Bus pass cuts ‘discriminatory’

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PARENTS could be forced to shell out hundreds of pounds a year if Kirklees Council axes free transport to Catholic schools.

The council currently provides a free bus pass for Catholic children to travel to St John Fisher school in Dewsbury, the only Catholic high school in the area.

Under budget proposals drawn up by officers, the service would be axed to save £136,000 over the next five years.

The Labour Cabinet is against the proposals, but the outcome will be decided at a full council meeting on February 22.

Catholic schools have launched a petition against the plans, saying they are discriminatory.

John Cooper, headteacher of Holy Spirit Catholic Primary School, Heckmondwike, said: “The vast majority of our pupils go on to St John Fisher. The school draws children from a much wider geographical area than most other high schools. Pupils go there from as far away as Morley.

“These parents will have to make a choice to send their children to a non Catholic school, or face hardship.

“Parents who are just over the earnings threshold for free school meals and travel are being discriminated against because they will have to make this decision.

“A lot of them send their children to the Catholic school because that is their commitment and they value what they get in our schools.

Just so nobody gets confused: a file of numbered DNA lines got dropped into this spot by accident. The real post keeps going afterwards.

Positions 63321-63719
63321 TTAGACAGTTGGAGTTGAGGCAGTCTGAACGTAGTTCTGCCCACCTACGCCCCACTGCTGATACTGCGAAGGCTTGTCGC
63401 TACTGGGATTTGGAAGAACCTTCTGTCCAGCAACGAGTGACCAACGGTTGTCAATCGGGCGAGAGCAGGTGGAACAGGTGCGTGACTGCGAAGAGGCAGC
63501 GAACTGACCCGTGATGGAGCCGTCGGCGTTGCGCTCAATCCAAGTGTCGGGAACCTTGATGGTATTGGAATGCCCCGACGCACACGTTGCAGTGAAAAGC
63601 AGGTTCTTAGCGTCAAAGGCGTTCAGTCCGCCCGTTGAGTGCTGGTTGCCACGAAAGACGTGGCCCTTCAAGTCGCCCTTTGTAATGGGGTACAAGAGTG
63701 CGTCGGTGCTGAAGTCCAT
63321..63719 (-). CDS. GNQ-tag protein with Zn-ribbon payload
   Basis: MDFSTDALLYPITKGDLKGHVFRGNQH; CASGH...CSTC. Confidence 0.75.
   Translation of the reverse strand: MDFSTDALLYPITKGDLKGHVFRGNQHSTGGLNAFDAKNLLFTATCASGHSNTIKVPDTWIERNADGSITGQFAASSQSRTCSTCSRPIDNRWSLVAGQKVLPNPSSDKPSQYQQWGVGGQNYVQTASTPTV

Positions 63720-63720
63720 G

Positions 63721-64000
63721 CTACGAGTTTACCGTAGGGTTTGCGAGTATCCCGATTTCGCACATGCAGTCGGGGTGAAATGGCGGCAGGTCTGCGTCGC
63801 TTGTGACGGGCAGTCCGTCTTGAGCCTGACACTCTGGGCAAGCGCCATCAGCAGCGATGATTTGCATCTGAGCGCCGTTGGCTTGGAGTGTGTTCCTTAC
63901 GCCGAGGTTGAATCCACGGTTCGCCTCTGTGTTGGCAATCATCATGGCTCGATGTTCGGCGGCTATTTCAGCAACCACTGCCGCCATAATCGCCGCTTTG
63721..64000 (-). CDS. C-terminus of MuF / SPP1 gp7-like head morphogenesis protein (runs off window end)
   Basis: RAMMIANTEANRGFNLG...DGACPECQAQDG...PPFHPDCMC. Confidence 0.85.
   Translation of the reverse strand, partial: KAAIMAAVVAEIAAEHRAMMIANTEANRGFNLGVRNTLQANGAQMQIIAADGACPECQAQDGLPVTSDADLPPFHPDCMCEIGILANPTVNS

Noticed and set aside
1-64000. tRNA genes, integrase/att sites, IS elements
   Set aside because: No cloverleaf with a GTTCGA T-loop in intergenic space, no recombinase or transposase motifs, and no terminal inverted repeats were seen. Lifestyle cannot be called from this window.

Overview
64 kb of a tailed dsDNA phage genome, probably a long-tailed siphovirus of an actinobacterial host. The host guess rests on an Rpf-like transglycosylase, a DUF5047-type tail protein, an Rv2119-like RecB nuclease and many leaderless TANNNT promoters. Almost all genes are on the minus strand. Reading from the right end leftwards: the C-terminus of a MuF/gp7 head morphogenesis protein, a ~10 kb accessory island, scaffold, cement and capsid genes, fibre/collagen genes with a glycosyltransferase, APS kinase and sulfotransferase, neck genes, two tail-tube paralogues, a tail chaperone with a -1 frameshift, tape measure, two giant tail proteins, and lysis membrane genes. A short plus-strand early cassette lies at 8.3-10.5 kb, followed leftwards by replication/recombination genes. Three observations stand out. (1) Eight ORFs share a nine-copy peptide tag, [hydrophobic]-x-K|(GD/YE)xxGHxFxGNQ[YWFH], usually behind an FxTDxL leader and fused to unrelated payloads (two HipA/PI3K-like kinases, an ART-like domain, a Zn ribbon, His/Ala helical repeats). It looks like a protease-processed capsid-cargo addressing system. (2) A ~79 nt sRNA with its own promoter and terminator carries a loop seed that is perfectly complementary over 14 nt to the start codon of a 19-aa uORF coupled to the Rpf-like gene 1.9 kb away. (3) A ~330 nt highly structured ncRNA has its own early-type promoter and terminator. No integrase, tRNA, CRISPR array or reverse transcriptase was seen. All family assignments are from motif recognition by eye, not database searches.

“They will suffer a lot as a result of this and parents feel they have been chosen as an easy target.”

Mr Cooper said he was worried about the effect the decision may have on Holy Spirit’s future.

He said parents who could not afford to pay for bus travel to St John Fisher may decide not to send their children to a Catholic primary school either.

Mothers with children at the Holy Spirit School in Heckmondwike said they were appalled by the plans.

Alison Abbott said: “The whole education is based around the pastoral care. I want my daughter to go to St John Fisher to continue her education. It is the faith I wanted her to have.”

Mum Rachel Gonsalves said it would cost her at least £40 a week in bus fares to send her four children to St John Fisher.

She said: “I feel very anxious. I don’t have my own transport, and my daughter has said she is going to sixth form so it is an even longer commitment.”

Fr Michael Hall, St John Fisher deputy headteacher, said: “When proposals affect only Catholics it seems like discrimination.”